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LEAD IN CANDLE EMISSIONS
Wasson*, S, Z Guo*, J. McBrian, AND L. O. Beach. LEAD IN CANDLE EMISSIONS. SCIENCE OF THE TOTAL ENVIRONMENT. Elsevier Science BV, Amsterdam, Netherlands, 296(1-3):159-174, (2002).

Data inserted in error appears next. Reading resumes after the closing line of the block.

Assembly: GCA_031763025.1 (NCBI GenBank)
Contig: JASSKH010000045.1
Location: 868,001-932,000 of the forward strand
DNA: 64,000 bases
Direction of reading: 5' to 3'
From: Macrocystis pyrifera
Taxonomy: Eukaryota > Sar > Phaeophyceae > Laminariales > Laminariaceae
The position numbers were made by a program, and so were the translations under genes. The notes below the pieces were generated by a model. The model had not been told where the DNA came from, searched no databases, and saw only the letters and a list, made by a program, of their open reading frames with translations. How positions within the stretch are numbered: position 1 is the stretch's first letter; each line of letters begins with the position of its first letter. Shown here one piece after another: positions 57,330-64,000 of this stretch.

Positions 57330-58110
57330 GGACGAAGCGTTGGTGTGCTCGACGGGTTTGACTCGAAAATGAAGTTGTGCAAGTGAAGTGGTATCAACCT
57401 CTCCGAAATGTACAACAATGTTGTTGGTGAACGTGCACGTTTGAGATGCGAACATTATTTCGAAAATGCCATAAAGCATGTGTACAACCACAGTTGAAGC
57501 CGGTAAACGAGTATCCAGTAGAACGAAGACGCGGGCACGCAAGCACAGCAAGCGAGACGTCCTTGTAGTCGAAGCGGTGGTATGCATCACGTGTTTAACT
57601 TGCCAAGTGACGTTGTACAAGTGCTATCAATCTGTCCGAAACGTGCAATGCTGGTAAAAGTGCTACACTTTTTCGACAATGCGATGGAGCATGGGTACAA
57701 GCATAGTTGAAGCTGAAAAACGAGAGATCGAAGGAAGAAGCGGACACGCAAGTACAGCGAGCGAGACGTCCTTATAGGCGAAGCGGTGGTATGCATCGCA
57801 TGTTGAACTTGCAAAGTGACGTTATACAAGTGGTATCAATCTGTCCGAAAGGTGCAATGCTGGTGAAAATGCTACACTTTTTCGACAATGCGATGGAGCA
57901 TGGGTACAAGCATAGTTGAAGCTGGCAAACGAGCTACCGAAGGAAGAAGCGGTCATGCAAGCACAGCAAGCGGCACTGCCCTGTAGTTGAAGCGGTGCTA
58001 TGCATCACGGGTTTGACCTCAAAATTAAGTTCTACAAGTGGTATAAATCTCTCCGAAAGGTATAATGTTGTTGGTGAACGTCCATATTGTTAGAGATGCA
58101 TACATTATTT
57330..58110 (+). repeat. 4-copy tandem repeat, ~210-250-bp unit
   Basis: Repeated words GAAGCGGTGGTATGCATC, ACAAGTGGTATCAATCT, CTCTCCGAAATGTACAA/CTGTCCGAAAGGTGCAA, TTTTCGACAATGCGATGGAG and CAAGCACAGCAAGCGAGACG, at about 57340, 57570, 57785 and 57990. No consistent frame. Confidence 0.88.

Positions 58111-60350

The candle-using public should be made aware that the core of candle wicks may contain lead. Used as a stiffening agent to keep the wick out of the molten wax, lead can be emitted as particulate to the air and then deposited on indoor surfaces. To define the problem, 100 sets of candles (two or more identical candies) were purchased locally. The criterion for purchase was that the candles must appear to contain a metal-cored wick or be covered by a metallic pigment. Of the candles purchased, 8% contained lead wicks. The wicks were 39 to 74% lead, and the lead cores had linear densities of 13 to 27 mg/cm. Candles were burned to completion in a closed chamber to capture the air emissions, and the candle residue was extracted to close the lead mass balance. It was found that individual candles emitted lead to the air at average rates that ranged from 100 to 1700 micrograms/hr. Assuming realistic indoor conditions, these emission rates were modeled to project room concentration, child inhalation, and indoor deposition scenarios. Results showed that burning single candles can easily raise the source room concentration above the ambient air lead concentration limit of 1.5 micrograms/m3 set by EPA. Burning multiple candles can elevate it above OSHA permissible exposure limits of 50 micrograms/m3 . Although blood lead levels have dropped precipitously in the United States since lead was phased out of gasoline in 1986, over 1 million children still have levels above 10 micrograms/dL. Considering that candle sales in the U.S. are estimated at $1 to 2 billion per year, and considering that children may spend as much as 90% of their time indoors, it is reasonable to suspect that some blood lead elevation in children arises from indoor microenvironments where lead-wicked candles are burned.